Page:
By Juan Barquin
By Amy Nicholson
By Alan Scherstuhl
By Travis Cohen
By Juan Barquin
By Stephanie Zacharek
By Amy Nicholson
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Irish. Sex. Farce. These are not three words you see snuggled up together very often. Given the ironclad no-no's of the Catholic Church, the preoccupations imposed by political troubles for the past eight centuries or so, and frequent commutes to the local pub, the Irish probably haven't had much time or inclination to cavort like horny Frenchmen -- at least not in their movies. It amounts to a minor miracle, then, that a quick-witted, spicy Irish comedy called About Adam now trades so successfully on the naughty notion that a pretty Dublin singer's charming new beau, himself a son of the Old Sod, not only loves her but comes to love her entire family -- in the literal, unclothed, between-the-sheets sense.
The perpetrator of this outlandish cultural heresy is Gerard Stembridge, a popular Irish playwright whose works include, of all things, a country-and-western version of The Comedy of Errors (mounted at the fabled Abbey Theatre) and the international hit The Gay Detective. Stembridge's comic sensibility is probably just the right one to overturn the assumption, too common on this side of the Atlantic, that Ireland is a land of whiskey-fogged priests, overcooked pot roast, and sweet fairy tales related by kindly uncles in acting-school brogues. If we can believe Stembridge and a high-spirited cast led by Almost Famous's Kate Hudson, Dublin is hip. There's more to life than scoring plastic explosives for the IRA. And middle-class twentysomethings on the Emerald Isle are just as obsessed with having sex, building useful careers, and holding their lives together as their counterparts in L.A., Denver, and New York. One thing is different, though, one that even we tongue-tied Yanks have noticed: The Irish speak the language beautifully and respect it as in days of yore.
The eventual object of everyone's affections in Stembridge's canny scheme is a handsome, mysterious lad called Adam (Stuart Townsend), who has a way of always saying the right thing. The initial object of his affections is Lucy Owens (Hudson), a waitress and saloon singer who goes through boyfriends like so many pints of Guinness. "I just can't make up my mind," the pretty young thing laments. But when she meets this new fellow she's smitten -- and not just by the Jaguar he drives. "God's gift," she swoons. "I'm ready to take a leap into the unknown."
Unknown is right. As we soon learn, our boy is an enthusiastic chameleon at best and a pathological liar at worst. With Lucy he plays the dashing man about town. But when he meets Lucy's bookish sister Laura (Frances O'Connor), he starts talking art cinema and quoting just-filched lines from Rossetti. In the company of the unhappily married sister, Alice (Charlotte Bradley), he conjures another fiction, one that seems to offer her freedom. In time he even has the girls' batty mum (Rosaleen Linehan) and their confused brother David (Alan Maher) hypnotized. Adam, who's the only temptation in the Owens family's Eden, may be conniving, but in this light-stepping comedy, we can't really call him treacherous. "I like to give people what they want, if I can," he tells us. And if that means the groom wants a quickie with the sister of his bride on the day of their wedding, so be it. Stembridge is less interested in moralizing than in exploring psychological quirks -- and in gleefully yanking our chains.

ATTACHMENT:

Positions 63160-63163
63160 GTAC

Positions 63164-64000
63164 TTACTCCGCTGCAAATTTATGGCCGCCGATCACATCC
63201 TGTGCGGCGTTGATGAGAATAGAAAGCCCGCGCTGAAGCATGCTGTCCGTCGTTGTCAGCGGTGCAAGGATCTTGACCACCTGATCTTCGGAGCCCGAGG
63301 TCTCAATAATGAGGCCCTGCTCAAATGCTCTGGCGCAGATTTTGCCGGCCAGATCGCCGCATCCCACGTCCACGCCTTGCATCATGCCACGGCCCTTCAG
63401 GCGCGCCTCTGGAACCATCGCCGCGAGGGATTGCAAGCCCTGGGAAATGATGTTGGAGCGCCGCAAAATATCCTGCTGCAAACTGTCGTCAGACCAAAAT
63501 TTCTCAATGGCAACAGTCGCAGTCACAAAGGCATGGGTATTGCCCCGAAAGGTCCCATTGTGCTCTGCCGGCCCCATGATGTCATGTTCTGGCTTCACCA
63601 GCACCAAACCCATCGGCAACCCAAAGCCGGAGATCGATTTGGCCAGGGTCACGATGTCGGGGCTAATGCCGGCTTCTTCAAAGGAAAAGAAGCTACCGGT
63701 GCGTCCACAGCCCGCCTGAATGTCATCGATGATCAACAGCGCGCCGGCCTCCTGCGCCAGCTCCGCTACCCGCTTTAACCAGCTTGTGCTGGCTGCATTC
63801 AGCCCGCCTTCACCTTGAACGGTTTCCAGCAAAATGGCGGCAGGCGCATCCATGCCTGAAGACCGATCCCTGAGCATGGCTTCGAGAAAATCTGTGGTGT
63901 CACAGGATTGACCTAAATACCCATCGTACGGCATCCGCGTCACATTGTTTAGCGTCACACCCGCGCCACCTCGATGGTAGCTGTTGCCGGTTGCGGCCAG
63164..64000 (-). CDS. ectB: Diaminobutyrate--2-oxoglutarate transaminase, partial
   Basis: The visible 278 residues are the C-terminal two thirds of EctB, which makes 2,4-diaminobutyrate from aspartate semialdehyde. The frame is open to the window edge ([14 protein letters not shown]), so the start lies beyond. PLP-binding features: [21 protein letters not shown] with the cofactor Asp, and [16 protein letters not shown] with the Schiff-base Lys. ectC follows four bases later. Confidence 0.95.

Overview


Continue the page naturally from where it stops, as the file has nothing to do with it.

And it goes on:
His story -- which has an uncanny capacity for combining farce with an undercurrent of dead-serious fantasy -- is called About Adam, but it's really much more concerned with the jangled dynamics of the Owens family. While not quite dysfunctional, they have a potential for dangerous imbalance, and the intrusion of a captivating newcomer who seems to be all things to all people certainly clouds their vision. Stembridge seasons the proceedings nicely with bedroom slapstick, close calls involving Adam's assignations and a few comic tricks that turn, Rashomon-style, on the varying perceptions of different people experiencing the same events. This ploy, which has "playwright" written all over it, is no particular hardship on the willing viewer.
There's no use letting slip how the romantic entanglements Adam sets into motion play out, except to say that a less good-natured filmmaker working in a less buoyant setting might have been tempted to splatter a little blood on the scenery. As it is, Stembridge and his vivid characters seem to be having much too good a time (this just in: Kate Hudson sings) to get anyone's emotions into terminal disorder. The Monsignor down at the parish house may not approve of the bawdy shenanigans we experience in the new, improved, and thoroughly up-to-date Dublin, but as Irish films go, this one is a revelation and a breath of fresh air. Absent working-class prizefighters, doomed Republican gunmen, and any of the old poetic whimsy whatsoever, it gives us an entirely new view of a very old country.
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